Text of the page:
Performance-wise, it's best to push the most expensive operations and the limiting step as far inside as possible. If the innermost query only produces 10 rows, it doesn't matter how much transforming and sorting we do in the outer parts, because those steps only happen 10 times.

For example, consider these variations on the same idea:

select distinct(substr(lower(colname),2)) from t;
select distinct(substr(lower(distinct(colname)),2));

Let's say the table has 10,000 rows. The first query is relatively inefficient, because we're running LOWER 10,000 times, then running SUBSTR 10,000 times on the results, then finally doing DISTINCT which might prune the final results down to 1000. The second query runs DISTINCT right at the beginning (the innermost DISTINCT), which prunes the results let's say to 1500; then LOWER gets run 1500 times, and SUBSTR gets run 1500 times, and then the second DISTINCT brings the final results from 1500 rows down to 1000 rows.

I actually ran the first query above in a moment of Lisp-like "see, I can do this in one line", and it processed 22,000 rows in a fraction of a second. In a real business situation, the functions might be things like IS_GOOD_CREDIT_RISK() or DESERVES_A_RAISE_THIS_YEAR(), things that might even query other tables, and anyway take a long time to compute for every row. In which case it really is important to make the result set small in the inner layers, and save the expensive calls for the outer ones.

A whole class of Oracle features go into the idea of optimizing queries that call functions.

There is the function-based index, where the database pre-computes the results of a function for each row, and stores the results in the index rather than as a separate column. The function must be declared DETERMINISTIC, that is, it is guaranteed to give the same result every time when passed the same input parameters. (The database already knows that built-in functions like LOWER() and SUBSTR() are deterministic, so you can build function-based indexes that incorporate calls to those functions.) This approach can be better than having a separate column, because what if the logic breaks down and that column doesn't get updated when the other columns do? The function results will get out-of-date. If you only need the function results for use in WHERE clauses, the function-based index protects against that case. It actually protects a little too well in my experience, because when you recompile the function, the index becomes invalid and prevents DML operations on the table. So you need to separate out the code for that function so it doesn't get recompiled except when you really change it. Either that or add an ALTER INDEX...REBUILD statement after the CREATE OR REPLACE statement for the function.

In 11g, there is the function result cache, which devotes some memory to the results from functions. The idea being that if you have a function that translates 'CA' to 'California', 'IA' to 'Indiana', etc. the database should be smart enough to keep those 50 or so values cached in memory and skip the actual call to your function. That way, you could query large amounts of data without displaying cryptic verbatim column values, and without paying a performance penalty for the transformations. I haven't personally tried the result cache, but I'm itching to -- got those DETERMINISTIC keywords locked in and ready to go!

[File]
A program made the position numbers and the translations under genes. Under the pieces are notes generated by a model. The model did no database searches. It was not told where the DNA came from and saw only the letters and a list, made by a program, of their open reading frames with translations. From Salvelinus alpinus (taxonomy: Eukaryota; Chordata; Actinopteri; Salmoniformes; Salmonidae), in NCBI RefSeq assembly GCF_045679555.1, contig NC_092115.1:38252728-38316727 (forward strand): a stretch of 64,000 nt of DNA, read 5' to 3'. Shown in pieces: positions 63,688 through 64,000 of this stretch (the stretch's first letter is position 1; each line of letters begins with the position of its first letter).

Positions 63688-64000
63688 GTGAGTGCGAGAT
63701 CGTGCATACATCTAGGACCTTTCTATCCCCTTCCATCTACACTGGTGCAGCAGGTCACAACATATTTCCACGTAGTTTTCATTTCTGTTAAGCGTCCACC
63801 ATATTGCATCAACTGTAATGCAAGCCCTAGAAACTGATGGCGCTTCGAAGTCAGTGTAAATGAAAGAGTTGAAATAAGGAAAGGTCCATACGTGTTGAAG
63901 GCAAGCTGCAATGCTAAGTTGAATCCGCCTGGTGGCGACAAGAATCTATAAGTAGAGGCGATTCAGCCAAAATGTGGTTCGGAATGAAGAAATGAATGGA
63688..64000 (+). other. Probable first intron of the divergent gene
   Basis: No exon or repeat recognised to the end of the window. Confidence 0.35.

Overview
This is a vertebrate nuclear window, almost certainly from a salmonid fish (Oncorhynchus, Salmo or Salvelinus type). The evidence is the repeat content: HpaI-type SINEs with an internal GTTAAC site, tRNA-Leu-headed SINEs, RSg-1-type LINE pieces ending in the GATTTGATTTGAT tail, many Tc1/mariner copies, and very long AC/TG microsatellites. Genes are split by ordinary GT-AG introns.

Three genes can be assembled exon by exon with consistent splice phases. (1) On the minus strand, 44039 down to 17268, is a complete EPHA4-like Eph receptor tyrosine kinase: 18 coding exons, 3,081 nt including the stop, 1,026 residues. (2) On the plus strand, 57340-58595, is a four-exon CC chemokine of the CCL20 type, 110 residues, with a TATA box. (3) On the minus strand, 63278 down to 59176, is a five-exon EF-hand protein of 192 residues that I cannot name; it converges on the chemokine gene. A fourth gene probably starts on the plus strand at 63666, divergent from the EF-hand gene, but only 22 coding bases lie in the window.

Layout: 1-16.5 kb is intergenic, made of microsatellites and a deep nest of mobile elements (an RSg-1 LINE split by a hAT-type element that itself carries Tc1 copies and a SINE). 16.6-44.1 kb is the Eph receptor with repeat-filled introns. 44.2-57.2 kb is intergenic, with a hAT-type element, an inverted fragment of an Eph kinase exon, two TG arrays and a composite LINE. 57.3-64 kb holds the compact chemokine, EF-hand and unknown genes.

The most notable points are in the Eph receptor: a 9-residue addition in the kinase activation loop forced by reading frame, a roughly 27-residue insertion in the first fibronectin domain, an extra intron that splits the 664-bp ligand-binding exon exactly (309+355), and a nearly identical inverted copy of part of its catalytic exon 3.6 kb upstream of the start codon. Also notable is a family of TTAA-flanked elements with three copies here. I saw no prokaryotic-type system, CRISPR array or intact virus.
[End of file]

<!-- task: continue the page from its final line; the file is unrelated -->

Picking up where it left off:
When you make a nested expression like regexp_replace(lower(substr(to_char(...)))), that's known as "composition of functions", and although that seems like a straightforward notion, there are things you can do with it. If you take that whole expression and make it into a function:

procedure transform_it(what varchar2)
return varchar2
return regexp_replace(lower(etc. etc.

then you can reference this transformation from many queries; if you later realize there is a faster way to do it, you can rearrange the nesting and all those queries will speed up; and you can use a function-based index or the 11g function result cache to supercharge it.

Saturday, April 12, 2008

Deleting Data, Part 2

In a previous post, I listed a few different techniques for deleting Oracle data. Just to recap:

DELETE statement in SQL (or PL/SQL).
FORALL loop construct wrapped around a DELETE statement in PL/SQL.
Temporary tables.

Different themes emerge. Some ways are more flexible (DELETE statement), some are faster for large amounts of data (FORALL, TRUNCATE), and some are more convenient (temporary tables).

As I thought about it some more, I realized there must be 50 ways to... delete your data. Here are some of the others. I'm sure there are plenty more that I haven't had direct experience with.

ALTER TABLE DROP PARTITION falls in between a normal DELETE and a TRUNCATE. You've specified some criteria to divide up the values in a large table, for example by year or by area code, and with one statement you can get rid of all the data in one of those buckets. Perhaps every Jan. 1, you remove the data for the 5-years-ago year. Dropping a partition simplifies the behind-the-scenes bookkeeping for the physical storage and the indexes, as opposed to issuing a DELETE in a regular table.